How to Do Zombie Makeup Prosthetics

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Zombies are a perennial horror costume favorite that can be achieved with as little effort as it takes to tear some clothes and spatter fake blood. But for the true zombie enthusiast, these efforts aren't nearly enough. For a delightfully gruesome zombie costume experience, your undead outfit should also include some latex-wound prosthetics.

Things You'll Need

  • Liquid latex
  • Acrylic paint
  • Disposable paintbrushes or sponges
  • Toilet paper
  • Petroleum jelly
  • Thick costume blood
  • Sandpaper
  • Cheese grater
  • Scissors
  • Clear coat fixative or clear nail polish
  • Theatrical makeup
  • Adjust the liquid latex to more closely match your skin color, if necessary. Costume liquid latex comes in an orangey-beige, so if your skin is darker or lighter, mix the wet latex with some brown or white acrylic paint. Let a few test samples dry to see if you've gotten the color right (it will darken as it dries).

  • Write a "history" for your zombie character to determine what wounds you want. Think about things like the circumstances that led to your character becoming a zombie (such as a single bite vs. a full zombie crowd mauling), any injuries that may have resulted from humans trying to defend themselves, and any injuries that might have come about in the pursuit of human victims. Making these decisions will give your zombie a more realistic and creepy look than applying wounds randomly.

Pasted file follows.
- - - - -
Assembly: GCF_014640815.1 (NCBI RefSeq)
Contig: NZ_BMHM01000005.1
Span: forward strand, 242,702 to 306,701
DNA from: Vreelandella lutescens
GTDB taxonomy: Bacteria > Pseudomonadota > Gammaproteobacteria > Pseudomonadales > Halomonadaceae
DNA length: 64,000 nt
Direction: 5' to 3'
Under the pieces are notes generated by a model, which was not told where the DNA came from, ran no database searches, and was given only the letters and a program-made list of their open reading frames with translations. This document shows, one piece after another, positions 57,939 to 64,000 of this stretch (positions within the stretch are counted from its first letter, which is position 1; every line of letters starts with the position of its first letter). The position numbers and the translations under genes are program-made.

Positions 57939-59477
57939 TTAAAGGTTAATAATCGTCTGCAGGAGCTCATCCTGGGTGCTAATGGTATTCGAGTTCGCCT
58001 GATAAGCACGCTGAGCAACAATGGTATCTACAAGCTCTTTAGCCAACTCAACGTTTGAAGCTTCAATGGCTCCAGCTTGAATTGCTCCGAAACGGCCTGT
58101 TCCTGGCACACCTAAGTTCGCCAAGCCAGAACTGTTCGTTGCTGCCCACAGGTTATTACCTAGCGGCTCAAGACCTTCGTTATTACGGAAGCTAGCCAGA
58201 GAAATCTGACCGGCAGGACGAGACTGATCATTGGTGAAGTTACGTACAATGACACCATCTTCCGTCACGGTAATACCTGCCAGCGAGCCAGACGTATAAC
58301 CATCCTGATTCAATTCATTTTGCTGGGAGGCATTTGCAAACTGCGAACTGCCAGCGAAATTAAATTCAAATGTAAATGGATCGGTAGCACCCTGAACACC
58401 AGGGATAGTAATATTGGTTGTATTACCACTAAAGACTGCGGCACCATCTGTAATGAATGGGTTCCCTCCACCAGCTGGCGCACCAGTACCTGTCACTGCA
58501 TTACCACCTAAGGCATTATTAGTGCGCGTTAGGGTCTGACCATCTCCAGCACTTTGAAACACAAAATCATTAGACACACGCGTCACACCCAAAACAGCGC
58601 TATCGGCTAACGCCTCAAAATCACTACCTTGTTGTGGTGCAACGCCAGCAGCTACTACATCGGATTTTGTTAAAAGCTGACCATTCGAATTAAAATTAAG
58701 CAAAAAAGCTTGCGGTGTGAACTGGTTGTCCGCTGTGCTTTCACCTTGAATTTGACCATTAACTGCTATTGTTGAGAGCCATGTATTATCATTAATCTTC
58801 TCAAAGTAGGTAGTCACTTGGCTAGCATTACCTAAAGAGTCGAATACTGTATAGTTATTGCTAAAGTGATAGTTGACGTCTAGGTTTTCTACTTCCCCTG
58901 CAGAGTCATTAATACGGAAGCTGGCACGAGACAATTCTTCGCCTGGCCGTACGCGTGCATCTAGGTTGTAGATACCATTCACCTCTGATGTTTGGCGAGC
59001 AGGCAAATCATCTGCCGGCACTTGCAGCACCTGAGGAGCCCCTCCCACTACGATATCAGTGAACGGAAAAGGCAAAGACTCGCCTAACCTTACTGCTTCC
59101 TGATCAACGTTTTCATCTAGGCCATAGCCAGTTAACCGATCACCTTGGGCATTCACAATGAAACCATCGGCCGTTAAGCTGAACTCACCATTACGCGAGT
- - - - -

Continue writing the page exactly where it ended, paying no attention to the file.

• Apply a coat of liquid latex to your skin wherever you want to create a zombie wound. If there's a lot of body hair, trim, shave or coat with petroleum jelly. Spread latex over the area with your finger or a disposable brush or sponge. Let the latex dry for a few minutes until it's no longer runny.

  • Remove the "skin" foundation. Carefully peel away the layer of latex and hold it in your hand or place it on your work station as you finish it.

  • Make the edges of the wound. Tear some small strips of toilet paper and soak them thoroughly in liquid latex. Lay these over the latex-coated area in roughly parallel designs, forming the orifice of a wound. Let dry.

  • Texture the fake wound. Rough up the surface of the raised wound area and the latex skin by rubbing it with sandpaper and/or a cheese grater. Snip holes with scissors for particularly nasty wounds (such as shrapnel wounds or gun blasts).

  • Paint the wound. Put a coat of black paint inside the wound hole, then fill all holes and crevices with thick blood. Let dry as much as possible. Give the wound a coat of lacquer or varnish. Apply nail polish remover or spray lacquer over areas where blood is still tacky. Let dry.

  • Apply the wound with the rest of your zombie makeup. Use wet liquid latex as a glue to
    seal the wound to your skin, then apply makeup to your skin and the edges of the prosthetic to blend it. Use stage makeup: create a corpse color by mixing makeup in the color of your skin with a little white and a little gray green.

References

  • "Stage Makeup: The Actor's Complete Guide to Today's Techniques and Materials" by Laura Thudium; Back Stage Books; 1999
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